The Morning Report
Get the news and information you need to take on the day.
Tuesday, May 16, 2006 | Editor’s Note: voiceofsandiego.org has been attempting to give theater patrons the opportunity to provide their own reviews of shows. If you saw “The Magic Flute,” e-mail us at
San Diego Opera’s final production of the 2006 season culminated in an exquisite performance of Mozart’s “The Magic Flute.”
The production is visually and aurally stunning and the audience follows along on an intriguing journey through the darkest night into a dawn of daylight and love.
The opera opens with the flourishing, symphonic Magic Flute overture and the stage features dark-blue night-sky sets with silvery stars within a frame of glowing gold. Suddenly, a many-footed dragon appears in battle with Tamino, the young hero (Rainer Trost in his San Diego Opera debut.)
As Tamino sings of his despairing fight against the dragon, three ladies (Priti Gandhi, Barbara Divis, Lisa Agazzi) appear and cast a spell to slay the dragon just as Tamino is knocked unconscious. The ladies, enamored of the young man, sing ominously of how their queen will be pleased with him.
As daylight seems to break, the audience is introduced to a bird/man creature with bright feathers and a large beak. He plays his little flute and sings of how he catches birds for the queen. This is Papageno (Paul Armin Edelmann), one of opera’s most whimsical characters. Edelmann’s baritone fits lovely in the role and his abilities as an actor shine as he captures the foolish yet loveable style of the lonely Papageno.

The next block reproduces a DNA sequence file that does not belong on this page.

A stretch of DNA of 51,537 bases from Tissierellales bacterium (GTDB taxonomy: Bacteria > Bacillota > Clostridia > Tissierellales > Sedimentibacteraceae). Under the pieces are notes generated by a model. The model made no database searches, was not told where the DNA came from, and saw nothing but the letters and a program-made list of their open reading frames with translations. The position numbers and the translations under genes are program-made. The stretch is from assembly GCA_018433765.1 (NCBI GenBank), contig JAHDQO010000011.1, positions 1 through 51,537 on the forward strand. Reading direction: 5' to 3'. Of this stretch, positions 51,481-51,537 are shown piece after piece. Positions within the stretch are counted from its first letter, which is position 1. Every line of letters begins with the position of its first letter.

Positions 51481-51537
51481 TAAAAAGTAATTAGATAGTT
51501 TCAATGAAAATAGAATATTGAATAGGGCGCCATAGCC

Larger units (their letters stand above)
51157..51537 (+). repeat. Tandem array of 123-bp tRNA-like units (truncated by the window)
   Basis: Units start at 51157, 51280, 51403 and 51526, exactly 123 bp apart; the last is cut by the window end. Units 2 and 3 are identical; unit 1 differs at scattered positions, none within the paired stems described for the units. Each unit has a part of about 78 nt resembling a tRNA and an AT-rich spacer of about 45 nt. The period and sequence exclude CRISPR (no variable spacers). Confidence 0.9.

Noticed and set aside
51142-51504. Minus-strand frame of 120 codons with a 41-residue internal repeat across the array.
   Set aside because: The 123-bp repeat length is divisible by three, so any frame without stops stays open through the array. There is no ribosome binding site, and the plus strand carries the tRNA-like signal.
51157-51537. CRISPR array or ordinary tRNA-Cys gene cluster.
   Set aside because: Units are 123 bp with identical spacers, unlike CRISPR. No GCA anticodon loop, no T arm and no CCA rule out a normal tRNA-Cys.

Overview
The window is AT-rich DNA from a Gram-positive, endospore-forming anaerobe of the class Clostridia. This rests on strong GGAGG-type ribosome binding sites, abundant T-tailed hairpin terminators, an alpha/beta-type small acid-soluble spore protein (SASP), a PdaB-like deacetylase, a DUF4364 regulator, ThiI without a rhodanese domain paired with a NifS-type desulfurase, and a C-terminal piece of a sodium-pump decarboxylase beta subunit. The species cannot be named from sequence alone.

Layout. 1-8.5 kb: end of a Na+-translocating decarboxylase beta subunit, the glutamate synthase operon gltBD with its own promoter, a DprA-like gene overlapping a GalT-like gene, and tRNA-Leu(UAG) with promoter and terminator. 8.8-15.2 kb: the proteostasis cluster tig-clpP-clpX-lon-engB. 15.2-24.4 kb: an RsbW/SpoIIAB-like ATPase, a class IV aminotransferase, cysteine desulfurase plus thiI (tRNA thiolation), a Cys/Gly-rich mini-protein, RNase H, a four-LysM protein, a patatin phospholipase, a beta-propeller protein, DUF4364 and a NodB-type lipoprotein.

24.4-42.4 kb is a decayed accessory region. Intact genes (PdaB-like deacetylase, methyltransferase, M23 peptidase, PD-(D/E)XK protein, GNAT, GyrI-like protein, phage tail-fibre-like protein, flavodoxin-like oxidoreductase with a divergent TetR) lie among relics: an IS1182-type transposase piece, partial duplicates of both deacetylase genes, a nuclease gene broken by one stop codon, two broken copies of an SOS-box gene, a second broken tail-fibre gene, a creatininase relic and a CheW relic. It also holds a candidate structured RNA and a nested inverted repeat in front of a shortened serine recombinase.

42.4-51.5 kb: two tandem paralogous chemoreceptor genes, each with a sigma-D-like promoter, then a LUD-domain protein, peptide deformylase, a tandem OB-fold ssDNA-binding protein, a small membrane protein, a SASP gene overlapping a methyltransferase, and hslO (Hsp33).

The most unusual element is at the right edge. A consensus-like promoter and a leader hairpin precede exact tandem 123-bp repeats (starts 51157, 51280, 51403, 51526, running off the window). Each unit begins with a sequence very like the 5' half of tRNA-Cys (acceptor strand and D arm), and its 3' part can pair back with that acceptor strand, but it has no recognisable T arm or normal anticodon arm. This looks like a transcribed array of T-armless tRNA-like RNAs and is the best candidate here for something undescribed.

Eventually, the three ladies appear again and beckon to Tamino and Papageno to make a journey to the queen. They give Tamino a picture of Pamina, the queen’s daughter who needs rescue from kidnappers.
The story continues as Tamino and Papageno (unwillingly at times) search for and attempt to rescue the lovely Pamina (soprano Ute Selbig) from within the temple of the mighty Sarastro (Daniel Borowski).
There are significant themes throughout the opera: darkness vs. light, man’s primal needs vs. honor and truth, love and hope vs. pride and envy. Many have studied the Masonic symbols used by Mozart and woven throughout the opera. Therefore, the settings in this opera: the wilderness, the sky, a sanctuary, a subterranean tunnel; can be as extravagant or as minimalist as the designer wishes.
These sets were enough to lure you forward in your seat. The Queen of the Night drops down from the night sky, as do the magical three genies in their glittering sphere. Papageno meets his Papagena (delightful Siphiwe McKenzie) to the glee of all, and they sing of their love in front of a giant tree.
SD Opera shines brightly with the entire production. Zandra Rhodes’ costumes glow with sheer creativity and imagination: at once sparkling and magical, regal and majestic-looking, romantic and flowing. The Queen of the Night’s drapery and gown mesmerized with their fluidity.
“The Magic Flute” features wonderful arias, most notably the harrowing and gasp-inducing coloratura aria sung by the Queen of the Night (Cheryl Evans). Evans hardly batted an eyelash while she performed the difficult piece.
The entire production was extremely well-received by the full-house in attendance Saturday night. SD Opera’s loving tribute to “The Magic Flute” was an enchanting vision that left you wanting more. Just in time to start thinking about the 2007 season.